Monthly Archives: April 2012

Information Communication Technology?

It is heartening to see the 3 core development areas confirmed in the revised Early Years Foundation Stage curriculum. I believe it is self evident that we should focus on young children’s physical, social and language development. These underpin our preparedness for life.

Other areas of learning add skills and knowledge to our character but these are arguably less significant to our overall development as human beings. We are born with what we might term innate survival skills – the abilities required to ensure we stay alive, providing the basics for sustaining life from which we can start to build our character.

The first years of life are concerned not only with physical growth but also with the development of abilities and skills for success in terms of communication and socialisation, both vital for us to thrive.

Over and above these critical areas, we are birthed with natural curiosity and creativity. It is the skill of practitioners and teachers that coaches and encourages these talents in each individual. In particular, metacognition – skills for learning about learning eg investigating, assessing, critical thinking, are what might be classed currently as valuable for “school readiness” – not that children can read and write but that they have the propensity and skill set for learning – the acquisition of further skills and knowledge.

In this context, Information Communication Technology (ICT) is a line item within the early years curriculum. We are tasked with ensuring children are exposed to technology and familiarise themselves with its usage and application.

But is this necessary or vital for healthy child development?

As someone who worked in the IT sector for 25 years, my contention is that ICT as a user experience, is concerned with tools. We use technology, by definition, to make life easier for us – to do things we couldn’t easily do without it, such as taking a photo, recording sounds or even video conferencing.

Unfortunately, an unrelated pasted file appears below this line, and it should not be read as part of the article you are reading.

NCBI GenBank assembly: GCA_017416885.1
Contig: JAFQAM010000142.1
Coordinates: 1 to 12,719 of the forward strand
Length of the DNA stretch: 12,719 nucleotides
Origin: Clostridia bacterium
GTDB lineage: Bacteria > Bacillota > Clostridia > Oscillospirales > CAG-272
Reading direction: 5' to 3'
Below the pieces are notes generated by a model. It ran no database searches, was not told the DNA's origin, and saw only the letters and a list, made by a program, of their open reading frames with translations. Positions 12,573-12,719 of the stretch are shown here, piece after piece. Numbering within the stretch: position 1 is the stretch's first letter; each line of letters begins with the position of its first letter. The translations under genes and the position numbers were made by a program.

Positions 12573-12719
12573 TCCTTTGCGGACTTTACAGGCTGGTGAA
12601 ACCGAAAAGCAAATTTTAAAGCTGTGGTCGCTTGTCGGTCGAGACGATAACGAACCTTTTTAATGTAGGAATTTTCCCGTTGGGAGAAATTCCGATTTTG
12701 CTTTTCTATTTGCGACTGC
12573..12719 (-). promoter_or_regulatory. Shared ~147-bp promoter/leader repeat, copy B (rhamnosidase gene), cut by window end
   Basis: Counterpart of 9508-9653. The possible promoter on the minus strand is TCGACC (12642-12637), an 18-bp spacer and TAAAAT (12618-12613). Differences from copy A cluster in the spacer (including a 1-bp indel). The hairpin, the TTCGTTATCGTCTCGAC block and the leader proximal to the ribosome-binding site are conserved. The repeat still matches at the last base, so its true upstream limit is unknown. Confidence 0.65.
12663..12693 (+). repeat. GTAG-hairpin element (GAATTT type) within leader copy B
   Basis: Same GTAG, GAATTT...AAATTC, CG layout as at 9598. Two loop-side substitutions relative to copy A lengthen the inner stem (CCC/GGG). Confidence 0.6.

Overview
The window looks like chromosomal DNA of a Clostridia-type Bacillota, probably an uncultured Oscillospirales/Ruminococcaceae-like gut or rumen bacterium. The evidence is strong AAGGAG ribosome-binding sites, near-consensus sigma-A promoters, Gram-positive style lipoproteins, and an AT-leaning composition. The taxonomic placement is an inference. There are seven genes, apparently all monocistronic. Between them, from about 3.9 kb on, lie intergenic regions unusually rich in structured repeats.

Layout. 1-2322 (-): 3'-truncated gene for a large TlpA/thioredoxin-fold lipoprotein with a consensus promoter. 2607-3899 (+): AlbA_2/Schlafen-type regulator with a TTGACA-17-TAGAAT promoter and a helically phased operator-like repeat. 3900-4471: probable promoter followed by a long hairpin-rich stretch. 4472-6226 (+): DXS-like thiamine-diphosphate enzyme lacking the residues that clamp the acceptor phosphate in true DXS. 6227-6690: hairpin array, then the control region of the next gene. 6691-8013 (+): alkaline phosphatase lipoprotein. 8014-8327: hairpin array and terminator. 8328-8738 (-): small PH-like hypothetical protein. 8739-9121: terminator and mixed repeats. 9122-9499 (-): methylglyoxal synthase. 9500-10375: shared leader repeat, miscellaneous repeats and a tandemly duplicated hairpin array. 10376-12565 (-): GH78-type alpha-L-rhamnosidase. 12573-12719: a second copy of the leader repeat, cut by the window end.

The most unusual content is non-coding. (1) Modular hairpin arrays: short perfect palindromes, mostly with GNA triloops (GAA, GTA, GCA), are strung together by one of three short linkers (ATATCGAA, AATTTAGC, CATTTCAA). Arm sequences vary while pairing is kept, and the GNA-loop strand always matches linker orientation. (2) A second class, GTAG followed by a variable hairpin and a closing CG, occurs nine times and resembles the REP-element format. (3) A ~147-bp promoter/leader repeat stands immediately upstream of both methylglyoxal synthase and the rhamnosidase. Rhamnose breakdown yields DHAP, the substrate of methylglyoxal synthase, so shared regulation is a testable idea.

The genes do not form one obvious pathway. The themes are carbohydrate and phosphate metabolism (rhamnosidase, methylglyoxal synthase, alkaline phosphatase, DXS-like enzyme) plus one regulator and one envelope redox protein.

I believe issues arise with assessment where specific technologies are deemed to be required to “tick off” the ICT thing – interactive white boards, desktop computers, laptops, ipads, digital cameras etc. Are these of themselves characteristic of outstanding practice?

How is the learning experience for our children affected by the presence or lack of these commodities?

How do they affect children’s development of language, social skills, healthy physical development, creativity and imagination?

Are these robust, intuitive and child appropriate interfaces – how many broken laptops, mice, keyboards etc are there in early years settings and how many children can use these relatively expensive resources, at any one time? Could funds be better used?

Do staff know how to use them, or indeed how to fix them when something goes wrong?

I am not against technology – I used to earn a living from it and I understand its myriad uses and applications but I do question its application and helpfulness to the fundamentals of children’s development in the early years.

There are some super programs and apps available as well as bee bots (other programmable control toys are available), talking tins, children’s cameras etc but these are all tools and the skills needed to use them and taught through them, are limited in scope. They address a subset of the human skill-set. They can also be a distraction – I know that if we turn a computer on there will be a crowd of children (usually boys) vying for the mouse and keyboard, to the exclusion of other activities. And if we don’t turn it on, they all know how to anyway!